With small fishing boats operating from Baga I am ecstatic with the possibility of trying some of Goas famously spice laden sauces with some excellent seafood. Choosing a venue from the plethora available wasn’t too hard, and I think I did quite well, judging by the food quality
Kingfish seemed to be in the nets locally, a great fish with a robust but not dominant flavour, Kingfish does have a tendency to dry if over cooked, making it quite a good choice to curry with.
Baby kingfish xacuti was one of the first Goan dishes I ate, described as a coarse curry made of 15 spices and aromatics with ground coconut, a fairly apt description. The ground coconut creating the course texture the rich onion base to the curry was faint behind the punchy spice hit that filled the palate before introducing the fish flavours underneath.
Kingfish cafreal, this really wasn’t a good looking dish, with the marinade paste made from green chillies, ginger, garlic and coriander turning a rather unappealing brown once cooked. It was tasty though, with a slightly sour note in the food, I had noticed it in the Xacuti when I had eaten it. I think part of the Portuguese influence may be vinegar based.
Prawns with garlic butter, not Goan, definitely Portuguese , always delicious, really I don’t need to describe this dish. So happy was I to be eating some fresh seafood I thought this dish, one that I always love should not be overlooked, besides, it serves as a good contrast to all the spices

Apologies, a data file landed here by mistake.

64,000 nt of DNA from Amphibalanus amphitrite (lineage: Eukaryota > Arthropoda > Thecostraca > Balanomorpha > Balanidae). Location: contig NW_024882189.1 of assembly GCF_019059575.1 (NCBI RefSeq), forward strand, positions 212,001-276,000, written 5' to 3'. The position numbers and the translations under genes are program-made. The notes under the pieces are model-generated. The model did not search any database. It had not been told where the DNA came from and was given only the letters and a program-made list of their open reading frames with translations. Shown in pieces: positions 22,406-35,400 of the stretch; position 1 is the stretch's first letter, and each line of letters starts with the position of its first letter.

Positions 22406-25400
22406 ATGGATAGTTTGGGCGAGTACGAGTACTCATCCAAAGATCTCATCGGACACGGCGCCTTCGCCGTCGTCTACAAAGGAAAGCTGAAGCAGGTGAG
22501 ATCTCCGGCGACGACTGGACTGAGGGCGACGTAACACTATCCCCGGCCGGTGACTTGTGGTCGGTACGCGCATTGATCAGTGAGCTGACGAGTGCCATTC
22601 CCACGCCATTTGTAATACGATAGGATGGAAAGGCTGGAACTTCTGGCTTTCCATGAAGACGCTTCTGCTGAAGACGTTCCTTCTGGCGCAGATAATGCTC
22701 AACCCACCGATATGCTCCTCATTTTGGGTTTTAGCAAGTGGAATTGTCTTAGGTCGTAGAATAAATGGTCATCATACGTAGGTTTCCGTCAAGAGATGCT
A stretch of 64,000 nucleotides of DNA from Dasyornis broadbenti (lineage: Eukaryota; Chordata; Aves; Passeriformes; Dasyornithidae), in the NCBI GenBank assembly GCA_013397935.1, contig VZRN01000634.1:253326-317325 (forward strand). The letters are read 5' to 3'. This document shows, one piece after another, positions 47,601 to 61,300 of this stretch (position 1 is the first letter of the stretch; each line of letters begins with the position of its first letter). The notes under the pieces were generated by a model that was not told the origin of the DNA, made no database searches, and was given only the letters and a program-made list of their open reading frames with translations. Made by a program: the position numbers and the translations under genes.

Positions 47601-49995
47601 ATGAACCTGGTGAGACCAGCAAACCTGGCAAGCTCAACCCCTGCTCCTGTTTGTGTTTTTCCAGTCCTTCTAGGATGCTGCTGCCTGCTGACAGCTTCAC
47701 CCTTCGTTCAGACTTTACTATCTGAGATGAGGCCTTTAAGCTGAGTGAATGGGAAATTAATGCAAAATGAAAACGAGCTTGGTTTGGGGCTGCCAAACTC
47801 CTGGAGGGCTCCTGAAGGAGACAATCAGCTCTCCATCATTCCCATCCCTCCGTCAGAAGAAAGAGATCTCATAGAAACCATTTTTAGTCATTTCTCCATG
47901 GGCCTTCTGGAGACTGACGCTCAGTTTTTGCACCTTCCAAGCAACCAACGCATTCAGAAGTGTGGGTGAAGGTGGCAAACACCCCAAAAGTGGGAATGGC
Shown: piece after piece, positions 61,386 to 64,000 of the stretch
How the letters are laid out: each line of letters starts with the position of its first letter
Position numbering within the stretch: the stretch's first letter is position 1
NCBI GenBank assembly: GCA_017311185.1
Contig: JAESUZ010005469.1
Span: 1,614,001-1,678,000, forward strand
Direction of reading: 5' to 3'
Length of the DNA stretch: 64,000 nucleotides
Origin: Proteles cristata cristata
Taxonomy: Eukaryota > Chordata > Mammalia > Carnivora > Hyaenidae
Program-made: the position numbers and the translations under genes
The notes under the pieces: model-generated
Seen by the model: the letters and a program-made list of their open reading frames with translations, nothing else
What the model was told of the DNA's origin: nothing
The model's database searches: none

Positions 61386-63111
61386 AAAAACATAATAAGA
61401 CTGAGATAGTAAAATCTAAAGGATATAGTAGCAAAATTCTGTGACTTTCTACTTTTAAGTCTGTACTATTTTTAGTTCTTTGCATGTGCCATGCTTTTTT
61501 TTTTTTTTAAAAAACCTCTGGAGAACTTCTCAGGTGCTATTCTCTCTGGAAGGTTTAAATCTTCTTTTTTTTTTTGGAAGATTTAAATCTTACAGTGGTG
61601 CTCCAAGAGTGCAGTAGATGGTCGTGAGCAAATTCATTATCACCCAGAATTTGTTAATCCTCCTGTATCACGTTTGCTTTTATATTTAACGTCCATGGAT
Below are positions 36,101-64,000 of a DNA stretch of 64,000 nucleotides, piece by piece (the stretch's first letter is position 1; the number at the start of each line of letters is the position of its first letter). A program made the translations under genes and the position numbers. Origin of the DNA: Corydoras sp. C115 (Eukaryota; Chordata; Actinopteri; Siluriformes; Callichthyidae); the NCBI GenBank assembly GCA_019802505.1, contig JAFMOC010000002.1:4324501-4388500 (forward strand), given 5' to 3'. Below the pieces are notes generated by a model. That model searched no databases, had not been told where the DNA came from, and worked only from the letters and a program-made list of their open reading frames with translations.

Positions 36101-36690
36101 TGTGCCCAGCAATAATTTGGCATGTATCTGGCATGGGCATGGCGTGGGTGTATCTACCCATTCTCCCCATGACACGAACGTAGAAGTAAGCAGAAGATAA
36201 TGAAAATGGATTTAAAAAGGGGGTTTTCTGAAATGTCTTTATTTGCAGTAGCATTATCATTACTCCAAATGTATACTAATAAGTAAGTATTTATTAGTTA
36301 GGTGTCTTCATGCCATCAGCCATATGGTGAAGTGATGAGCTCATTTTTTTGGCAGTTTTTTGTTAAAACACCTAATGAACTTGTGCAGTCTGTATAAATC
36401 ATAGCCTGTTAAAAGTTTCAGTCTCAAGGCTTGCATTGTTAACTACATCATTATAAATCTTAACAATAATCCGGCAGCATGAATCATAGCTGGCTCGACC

Vegetable pakoras, I think the batter for pakoras is chickpea flour, but I’m not sure. In Scotland where I first had these they are often quite spicy indeed, but then a chip shop version of an ethnic dish is never the finest first example. These were quite similar to many that I have had here already, the range of vegetable contained was refreshing though.
Masala fry seafood, Masala or Indian gravy varies from place to place, but onion, tomato and chilli are a fairly standard combination, here it has a lightly sour note, and great punch. The sauce is quite smooth, having clearly been cooked down, like a slow cooked Italian sauce this slow cooking giving a richer and fuller flavour. Thick and viscous the sauce complimented the prawns, crab and fish well, but coated the squid a little too well leading to it being overpowered. Here the masala is often made with coconut milk, red chillies, garlic and cumin with sour tamarind in addition to the usual base. I ate this meal with chips, it was really good with chips.